## A Solved problem 5-7 for block shear.

### A Solved problem 5-7 for Block shear.

Topics included in our discussion are shown in the next slides. This is a list of the Block shear Equations by the code provision J4-5.

The provision is used to calculate the block shear strength for any plane.

Introduction to the solved problem 5-7 for block shear of tension member connected to a gusset plate through bolted connections, the types of modes of failures are shown from mode b to mode d.

Example 5-7, from Prof. Alan Williams’s book, states that for the tension member connected to a guest plate, the thickness of the tension member is 1/2 inch, while the thickness of the gusset plate is 1″.

It is required to determine the block shear capacity for that hanging rod. The steps are as follows:

1: The diameter for each bolt D will be 7/8+1/8=1″. We add 1/8″ to compensate for drilling and occurring damage.

2: The abbreviation g is the gauge distance, which is the perpendicular distance to the tension load, here is the horizontal distance=2″ as given, while, s, is the pitch distance in the direction of the load=3″.

### A Solved problem 5-7 for block shear, an inspection of mode b.

3: We have one plane subjected to tension and two planes subjected to shear.

4: The net area for tension Ant=Agross-2*halves of bolts*t plate,

so=Ant=2*1/2-(2*1/2*1/2)=1/2 inch2, while Agt=Agross=2*1/2=1 inch2.

5: For the two areas subjected to shear, we have Agv=2*(5)*1/2=5 inch; for Anv, we

have to deduct 2 dimeters + 2 1/2 diameters = 3 inches.

6: The gross area for shear Agv=2*5*1/2=5 inch2, Anv=5-(3*1*1/2)=3.50 inch2.

Fu=58 ksi, fy=36 ksi, Anv=3.50 inch2, UBs=1.0, Ant=1/2 inch2. For the LHS we have the nominal load equal to 0.6*58*3.50+1*58*0.50=150.8 kips.

While for the RHS, we have: the nominal load equal to (0.60*36*5+1.0*58*0.50=137.0 kips, for Rn it is the minimum value of(150.80,137)=137.0 kips.

### A Solved problem 5-7 for block shear, an inspection of mode c.

We continue with the solved problem 5-7 for block shear. We have two planes subjected to tension and two planes subjected to shear.

Consider one plane, the net area for tension Ant=Agross-1*half of the bolts*t plate. then we multiply later on by 2.

Ant=2*1/2-(1*1/2*1/2)=1-1/4=0.75 inch2, then finally Ant=2*0.75=1.50 inch2, while Agt=Agross=2*1/2*2=2 inch2.

For the two areas subjected to shear, we have Agv=2*((5)*1/2)=5 inch2, for Anv, we have to deduct 2 dimeters +2 1/2 diameters=3 diameters=5-(3*1*1/2)=3.50 inch. Agv=5 inch2, Anv=3.50 inch2. This is the equation for which we will substitute for mode C.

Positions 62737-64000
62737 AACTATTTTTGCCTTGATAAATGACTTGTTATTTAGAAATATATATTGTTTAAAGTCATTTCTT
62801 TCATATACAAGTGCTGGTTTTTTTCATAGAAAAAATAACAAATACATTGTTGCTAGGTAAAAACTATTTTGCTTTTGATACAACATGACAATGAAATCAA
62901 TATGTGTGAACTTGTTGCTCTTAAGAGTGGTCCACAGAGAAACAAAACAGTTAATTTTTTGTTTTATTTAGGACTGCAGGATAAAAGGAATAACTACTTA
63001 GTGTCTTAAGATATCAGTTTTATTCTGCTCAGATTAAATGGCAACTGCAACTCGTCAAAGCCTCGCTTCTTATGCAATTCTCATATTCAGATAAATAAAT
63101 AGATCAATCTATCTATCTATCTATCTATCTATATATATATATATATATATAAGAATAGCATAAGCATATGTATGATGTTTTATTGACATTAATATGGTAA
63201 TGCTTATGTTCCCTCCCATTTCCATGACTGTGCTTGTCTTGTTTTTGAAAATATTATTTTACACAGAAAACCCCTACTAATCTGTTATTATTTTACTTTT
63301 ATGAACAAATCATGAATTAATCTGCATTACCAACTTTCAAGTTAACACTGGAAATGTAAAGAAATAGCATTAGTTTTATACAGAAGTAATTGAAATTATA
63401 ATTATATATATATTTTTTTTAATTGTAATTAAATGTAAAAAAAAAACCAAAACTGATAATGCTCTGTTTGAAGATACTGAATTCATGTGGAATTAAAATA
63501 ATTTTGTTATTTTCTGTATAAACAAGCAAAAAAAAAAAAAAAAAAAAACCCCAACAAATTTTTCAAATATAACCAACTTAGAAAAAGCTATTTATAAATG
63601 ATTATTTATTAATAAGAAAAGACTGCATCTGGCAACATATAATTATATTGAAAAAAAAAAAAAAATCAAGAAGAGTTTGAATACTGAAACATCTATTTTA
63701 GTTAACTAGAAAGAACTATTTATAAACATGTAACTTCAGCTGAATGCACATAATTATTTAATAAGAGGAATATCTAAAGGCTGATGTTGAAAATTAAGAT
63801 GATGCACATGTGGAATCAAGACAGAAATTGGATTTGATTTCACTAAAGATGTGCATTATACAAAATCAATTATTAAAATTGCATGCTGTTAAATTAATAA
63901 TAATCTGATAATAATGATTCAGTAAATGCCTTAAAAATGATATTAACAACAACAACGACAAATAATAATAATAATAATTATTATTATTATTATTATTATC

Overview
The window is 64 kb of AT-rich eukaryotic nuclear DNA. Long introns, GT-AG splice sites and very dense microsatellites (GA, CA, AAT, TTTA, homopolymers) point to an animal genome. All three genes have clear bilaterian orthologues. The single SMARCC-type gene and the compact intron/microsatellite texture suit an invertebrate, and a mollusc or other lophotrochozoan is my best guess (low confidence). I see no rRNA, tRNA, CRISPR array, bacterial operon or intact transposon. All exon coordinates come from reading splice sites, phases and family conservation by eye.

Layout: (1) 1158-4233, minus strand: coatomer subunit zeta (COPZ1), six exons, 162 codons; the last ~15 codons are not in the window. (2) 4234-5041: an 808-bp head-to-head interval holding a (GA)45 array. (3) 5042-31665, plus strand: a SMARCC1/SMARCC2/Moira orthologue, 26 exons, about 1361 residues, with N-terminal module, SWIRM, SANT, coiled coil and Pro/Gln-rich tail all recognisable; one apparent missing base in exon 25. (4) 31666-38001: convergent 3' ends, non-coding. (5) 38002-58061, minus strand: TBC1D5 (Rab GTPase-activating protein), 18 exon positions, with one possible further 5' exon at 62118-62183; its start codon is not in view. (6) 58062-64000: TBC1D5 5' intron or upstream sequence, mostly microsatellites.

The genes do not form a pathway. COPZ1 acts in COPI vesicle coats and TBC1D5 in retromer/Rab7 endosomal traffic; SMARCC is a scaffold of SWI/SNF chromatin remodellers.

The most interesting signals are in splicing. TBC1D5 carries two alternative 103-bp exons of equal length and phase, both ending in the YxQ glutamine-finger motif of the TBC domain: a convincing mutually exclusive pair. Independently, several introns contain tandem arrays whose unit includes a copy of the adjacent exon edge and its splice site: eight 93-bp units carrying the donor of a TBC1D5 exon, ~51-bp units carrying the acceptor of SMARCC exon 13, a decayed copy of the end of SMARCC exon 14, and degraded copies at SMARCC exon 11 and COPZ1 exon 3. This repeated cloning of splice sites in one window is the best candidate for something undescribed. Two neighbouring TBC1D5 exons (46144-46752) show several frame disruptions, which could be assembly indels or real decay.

Fu=58 ksi, fy=36 ksi, Anv=3.50 inch2, UBs=1.0, Ant=1.50 inch2. The gross area for shear Agv=5.0 inch2, while the net area for shear Anv=3.50 inch2.

For the LHS=0.6*58*3.50+1*58*1.50=208.80 kips, while the RHS=0.60*36*5+1*58*1.50=195.0 kips, for Rn it is the minimum value of(208.80,195.0)=195.0 kips.

### Solved problem 5-7 for block shear, and an inspection of mode d.

We continue with the solved problem 5-7 for block shear, we have one plane which is subjected to tension, and two planes subjected to shear, in the gusset plate which is 1″ thick.

The net area for tension Ant=Agross-2*half of bolts*t plate, so=Ant=2*1-(2*1/2*1)=2-1=1 inch2, then finally Agt=2.0 inch2, while Ant=1 inch2.

For the two areas subjected to shear, we have Agv=2*((5)*1)=10 inch2, for Anv, we have to deduct 3 dimeters Anv=10-(3*1*1)=7.0 inch. The Agv=10 inch2, while Anv=7 inch2.

Since these values are very high as compared to the two previous modes b&c, we will not proceed to estimate the Rn value.

The final answer will indicate that failure will occur first based on mode b since it gives the smallest Rn out of the three failure modes b,c, d, which is 137.0 kips, while for mode c Rn=195.0 kips.

Again for the LRFD, we will multiply by Phi=0.75, Φ*Rn=0.75*137=102.75 kips for the LRFD, while for the ASD, we have Ω=2.0 then 1/Ω*Rn=(1/2)*137.0=68.50 kips.

This is the PDF used in the illustration of this post.

This is the previous post#13, The relation between Block shear and coped beams. Please refer to this link.

The next post is problem 3-7 for staggered bolts.

Very useful external link Shear Rupture for a more detailed illustration of block shear. **A Beginner’s Guide to the Steel Construction Manual, 14 ^{th} ed.**